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sweet jeremy. Im going to put mine on tomorrow (exact same skid). mines only been sitting on my garage floor for about 2 months though :D Its just another one of those things that needs protected in my opinion and I didnt want to do a whole xmember kit or anything. (besides allphase being local made shipping nonexistant) ill get some pics of mine when its on too!
 

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Man your truck is filthy!!!!!!!!!!!!!

lol and i thought i was a clean freak! Looks good man. Throw some rubber in there dude. You can grind but you will have a weak spot and more importantly a place to hold dirt lol.
 

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I'm kind of in the same boat. I finally bolted up my Budbuilt belly skid. I like the coverage:


but less then a finger thickness of flex before that t-case hits the skid:


I'm wondering if having a piece of dense rubber would transfer any shock/pressure applied thru the skid to the t-case. With a small gap, nothing would effect the t-case unless that 3/16" steel bent up there, then it would definitely be the full shock (as opposed to the constant reduced shock with having dense rubber there).
 

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Personally, I would leave it. IF it hits, it will only be momentary, and "light" only caused by the torque of the motor.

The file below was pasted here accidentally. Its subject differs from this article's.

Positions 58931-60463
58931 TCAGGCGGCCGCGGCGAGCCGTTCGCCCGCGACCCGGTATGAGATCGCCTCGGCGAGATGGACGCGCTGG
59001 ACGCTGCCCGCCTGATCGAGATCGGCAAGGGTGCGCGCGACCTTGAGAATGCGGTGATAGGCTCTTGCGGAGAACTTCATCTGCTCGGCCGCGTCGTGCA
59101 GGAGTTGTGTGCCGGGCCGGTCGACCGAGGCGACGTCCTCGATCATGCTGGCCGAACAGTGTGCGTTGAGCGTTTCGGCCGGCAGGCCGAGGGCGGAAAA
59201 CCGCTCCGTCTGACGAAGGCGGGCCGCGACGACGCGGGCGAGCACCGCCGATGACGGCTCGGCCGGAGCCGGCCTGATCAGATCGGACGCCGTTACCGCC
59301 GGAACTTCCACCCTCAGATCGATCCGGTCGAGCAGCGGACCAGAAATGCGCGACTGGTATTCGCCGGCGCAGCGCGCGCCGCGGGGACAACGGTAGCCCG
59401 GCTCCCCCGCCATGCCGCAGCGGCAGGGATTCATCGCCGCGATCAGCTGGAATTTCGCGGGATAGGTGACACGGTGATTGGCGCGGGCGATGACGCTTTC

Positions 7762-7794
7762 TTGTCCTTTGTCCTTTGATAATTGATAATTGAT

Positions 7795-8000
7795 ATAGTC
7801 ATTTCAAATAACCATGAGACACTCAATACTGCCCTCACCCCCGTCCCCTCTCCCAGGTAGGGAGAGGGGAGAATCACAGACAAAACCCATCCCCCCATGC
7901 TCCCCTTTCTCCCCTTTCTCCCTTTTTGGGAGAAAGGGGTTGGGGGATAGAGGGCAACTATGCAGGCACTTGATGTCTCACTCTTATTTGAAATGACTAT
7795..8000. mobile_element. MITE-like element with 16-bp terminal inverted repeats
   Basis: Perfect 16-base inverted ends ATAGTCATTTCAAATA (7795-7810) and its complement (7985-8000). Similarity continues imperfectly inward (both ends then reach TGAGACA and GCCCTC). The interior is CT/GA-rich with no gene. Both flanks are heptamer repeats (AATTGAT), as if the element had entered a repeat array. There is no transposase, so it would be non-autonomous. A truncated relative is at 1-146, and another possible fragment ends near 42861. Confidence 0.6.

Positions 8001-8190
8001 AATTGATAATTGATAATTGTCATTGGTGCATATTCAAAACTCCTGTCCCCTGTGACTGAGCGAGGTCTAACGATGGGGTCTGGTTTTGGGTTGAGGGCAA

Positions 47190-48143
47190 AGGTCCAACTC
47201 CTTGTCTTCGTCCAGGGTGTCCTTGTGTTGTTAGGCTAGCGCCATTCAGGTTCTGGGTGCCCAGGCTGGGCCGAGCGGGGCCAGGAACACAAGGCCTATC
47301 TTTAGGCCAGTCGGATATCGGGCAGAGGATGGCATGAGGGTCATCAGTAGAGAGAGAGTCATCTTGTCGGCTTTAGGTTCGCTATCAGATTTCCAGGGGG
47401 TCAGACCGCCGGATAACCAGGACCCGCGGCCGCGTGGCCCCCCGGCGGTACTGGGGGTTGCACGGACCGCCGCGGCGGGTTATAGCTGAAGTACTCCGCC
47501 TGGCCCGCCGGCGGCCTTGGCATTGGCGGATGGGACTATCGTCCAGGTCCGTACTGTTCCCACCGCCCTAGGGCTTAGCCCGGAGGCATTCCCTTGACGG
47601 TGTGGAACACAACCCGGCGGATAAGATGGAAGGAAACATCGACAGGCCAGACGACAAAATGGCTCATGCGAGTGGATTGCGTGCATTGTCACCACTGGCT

Compared to the risk of damage from rocks, etc, it will be VERY minor. I see more risk from having something in there and resisting the torque and/or transmitting the force of an impact on the skid into the tcase.
 

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Discussion Starter #9
After driving all around Fort Collins last night and today, including some bad roads and a few curbs (lol, damn confusing parking lots), there was no contact between the skidplate and the bottom of the transfer case. I'm gonna leave it alone for now. I really don't see this skid plate getting bent upward frankly...it's so damn sturdy.

****BTW, AvsFreak, I drilled the drivers side frame rail holes 1/8" lower to address this issue. If I hadn't done that, the skid and the case would be virtually touching. If I were you, I would drill all the frame rail holes a full 1/4" lower than the AllPhase templates direct you to do.
 

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Discussion Starter #10